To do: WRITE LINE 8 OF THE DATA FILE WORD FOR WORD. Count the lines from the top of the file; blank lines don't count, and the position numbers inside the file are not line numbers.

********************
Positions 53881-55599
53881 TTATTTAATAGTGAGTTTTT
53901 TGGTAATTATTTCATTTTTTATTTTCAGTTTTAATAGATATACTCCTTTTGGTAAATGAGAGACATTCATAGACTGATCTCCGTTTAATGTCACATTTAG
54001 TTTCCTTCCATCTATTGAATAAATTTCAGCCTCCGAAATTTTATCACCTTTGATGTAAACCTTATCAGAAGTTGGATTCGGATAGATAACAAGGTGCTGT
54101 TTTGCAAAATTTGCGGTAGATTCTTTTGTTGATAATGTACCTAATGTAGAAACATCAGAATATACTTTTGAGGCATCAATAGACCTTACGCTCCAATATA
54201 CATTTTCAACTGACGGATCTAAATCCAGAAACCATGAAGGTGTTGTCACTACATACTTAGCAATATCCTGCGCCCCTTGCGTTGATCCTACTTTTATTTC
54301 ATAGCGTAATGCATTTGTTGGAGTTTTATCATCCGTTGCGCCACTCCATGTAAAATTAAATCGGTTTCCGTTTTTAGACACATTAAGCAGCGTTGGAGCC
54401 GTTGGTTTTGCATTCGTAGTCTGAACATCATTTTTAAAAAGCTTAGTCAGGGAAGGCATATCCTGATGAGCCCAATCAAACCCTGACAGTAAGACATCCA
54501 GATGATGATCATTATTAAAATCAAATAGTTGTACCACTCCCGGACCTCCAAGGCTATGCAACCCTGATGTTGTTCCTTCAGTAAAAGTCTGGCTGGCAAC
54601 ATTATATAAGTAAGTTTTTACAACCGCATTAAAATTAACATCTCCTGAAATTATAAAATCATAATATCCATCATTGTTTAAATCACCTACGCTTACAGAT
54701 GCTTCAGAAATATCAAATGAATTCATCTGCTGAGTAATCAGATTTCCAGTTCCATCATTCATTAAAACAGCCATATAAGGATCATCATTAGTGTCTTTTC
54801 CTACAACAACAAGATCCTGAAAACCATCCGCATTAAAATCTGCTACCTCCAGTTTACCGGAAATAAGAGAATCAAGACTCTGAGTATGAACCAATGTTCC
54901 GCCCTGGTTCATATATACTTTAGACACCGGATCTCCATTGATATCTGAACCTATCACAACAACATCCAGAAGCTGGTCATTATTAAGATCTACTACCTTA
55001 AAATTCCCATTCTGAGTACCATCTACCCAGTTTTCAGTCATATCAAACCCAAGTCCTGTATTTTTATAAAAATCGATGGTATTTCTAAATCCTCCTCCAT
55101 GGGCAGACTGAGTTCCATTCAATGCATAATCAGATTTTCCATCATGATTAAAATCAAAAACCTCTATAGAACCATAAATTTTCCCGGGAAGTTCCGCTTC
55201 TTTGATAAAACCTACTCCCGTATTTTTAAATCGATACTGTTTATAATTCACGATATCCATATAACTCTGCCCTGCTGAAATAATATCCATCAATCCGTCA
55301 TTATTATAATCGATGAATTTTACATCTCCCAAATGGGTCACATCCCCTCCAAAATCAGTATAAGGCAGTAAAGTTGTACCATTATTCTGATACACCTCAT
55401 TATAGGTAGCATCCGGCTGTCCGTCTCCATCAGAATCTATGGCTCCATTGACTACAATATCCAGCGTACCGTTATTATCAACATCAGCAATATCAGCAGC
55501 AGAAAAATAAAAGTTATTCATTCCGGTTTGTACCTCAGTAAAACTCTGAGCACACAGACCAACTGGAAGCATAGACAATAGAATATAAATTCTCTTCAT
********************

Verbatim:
54401 GTTGGTTTTGCATTCGTAGTCTGAACATCATTTTTAAAAAGCTTAGTCAGGGAAGGCATATCCTGATGAGCCCAATCAAACCCTGACAGTAAGACATCCA